Q:Is carbon steel a type of alloy?
Yes. it's an alloy of iron and carbon. Carbon steel can either mean plain carbon steel which is steel that doesn't have significant amounts of other elements, like chromium, manganese, or molybdenum. It can also be used to refer to ANY steel that is NOT a stainless steel. Alloy steel is any steel that has greater than 1% of other elements added to it besides carbon. Stainless steel might be in a certain sense be considered alloy steel but I think most people in the steel business consider it as it's own separate material from carbon steels. Many stainless steels contain only trace amounts of carbon, so they should rightly be considered iron-chromium alloys, not steel, which by default refers to iron-carbon alloys. Note that nearly all modern carbon steels also contain 0.2%-0.5% manganese and silicon. Even steels that are otherwise considered plain carbon and not alloy steels. Mn and Si are added because they prevent defects in cast steel ingots, and hot rolled items like billets and plates. However at low levels they don't affect the properties of the steel greatly.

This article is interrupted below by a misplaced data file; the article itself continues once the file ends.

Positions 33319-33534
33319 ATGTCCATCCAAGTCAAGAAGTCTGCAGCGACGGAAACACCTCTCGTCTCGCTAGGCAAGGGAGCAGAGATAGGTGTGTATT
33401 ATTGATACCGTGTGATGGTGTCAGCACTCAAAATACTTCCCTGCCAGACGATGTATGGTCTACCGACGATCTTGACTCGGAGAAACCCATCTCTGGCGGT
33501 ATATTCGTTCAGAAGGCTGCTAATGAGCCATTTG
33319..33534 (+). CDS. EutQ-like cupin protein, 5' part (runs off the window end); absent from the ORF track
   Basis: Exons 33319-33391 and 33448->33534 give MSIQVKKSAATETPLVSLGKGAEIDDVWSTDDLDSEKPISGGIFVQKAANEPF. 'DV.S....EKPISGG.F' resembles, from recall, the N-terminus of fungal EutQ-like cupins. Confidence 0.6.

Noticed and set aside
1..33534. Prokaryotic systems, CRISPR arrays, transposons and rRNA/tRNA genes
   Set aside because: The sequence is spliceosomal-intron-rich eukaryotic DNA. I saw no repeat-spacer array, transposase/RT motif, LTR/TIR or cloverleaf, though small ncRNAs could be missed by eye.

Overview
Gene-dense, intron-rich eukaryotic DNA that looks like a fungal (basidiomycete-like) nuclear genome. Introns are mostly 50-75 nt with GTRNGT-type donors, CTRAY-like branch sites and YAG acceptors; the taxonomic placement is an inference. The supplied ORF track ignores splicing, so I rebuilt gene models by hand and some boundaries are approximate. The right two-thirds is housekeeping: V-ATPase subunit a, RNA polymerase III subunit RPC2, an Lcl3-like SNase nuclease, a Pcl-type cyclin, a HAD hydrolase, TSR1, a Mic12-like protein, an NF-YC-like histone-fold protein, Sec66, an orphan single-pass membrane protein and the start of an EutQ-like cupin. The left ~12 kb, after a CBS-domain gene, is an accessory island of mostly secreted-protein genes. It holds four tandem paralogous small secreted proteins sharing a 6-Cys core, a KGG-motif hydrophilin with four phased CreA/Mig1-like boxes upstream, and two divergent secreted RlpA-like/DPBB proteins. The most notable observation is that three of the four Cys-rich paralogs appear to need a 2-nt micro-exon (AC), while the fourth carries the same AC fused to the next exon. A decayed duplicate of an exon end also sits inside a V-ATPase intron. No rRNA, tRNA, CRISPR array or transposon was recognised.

Q:Welding question Can you weld copper or brass to steel?
How To Weld Copper
Q:Ideas for Fantasy Culture: Steel Making?
Well, steel is just modified iron, so you're going to have to start with acquiring the iron first. For that, you're most likely going to be using some sort of underground mining somewhere - either they do that themselves, or they purchase the iron elsewhere. Assuming you're not dealing with meteoric iron (which is possible, but pretty uncommon), or iron sands (not likely in a woodland area), then unless you're dealing with a rocky outcropping with iron veins out in the open, I'm pretty sure there needs to be somebody doing some digging. That said, it doesn't need to be a full raping of the land scenario. A couple of minor mines, some small-scale smelting operations, and somebody knowing the secret of making steel, and it could give you small amounts of steel without making an ecological disaster.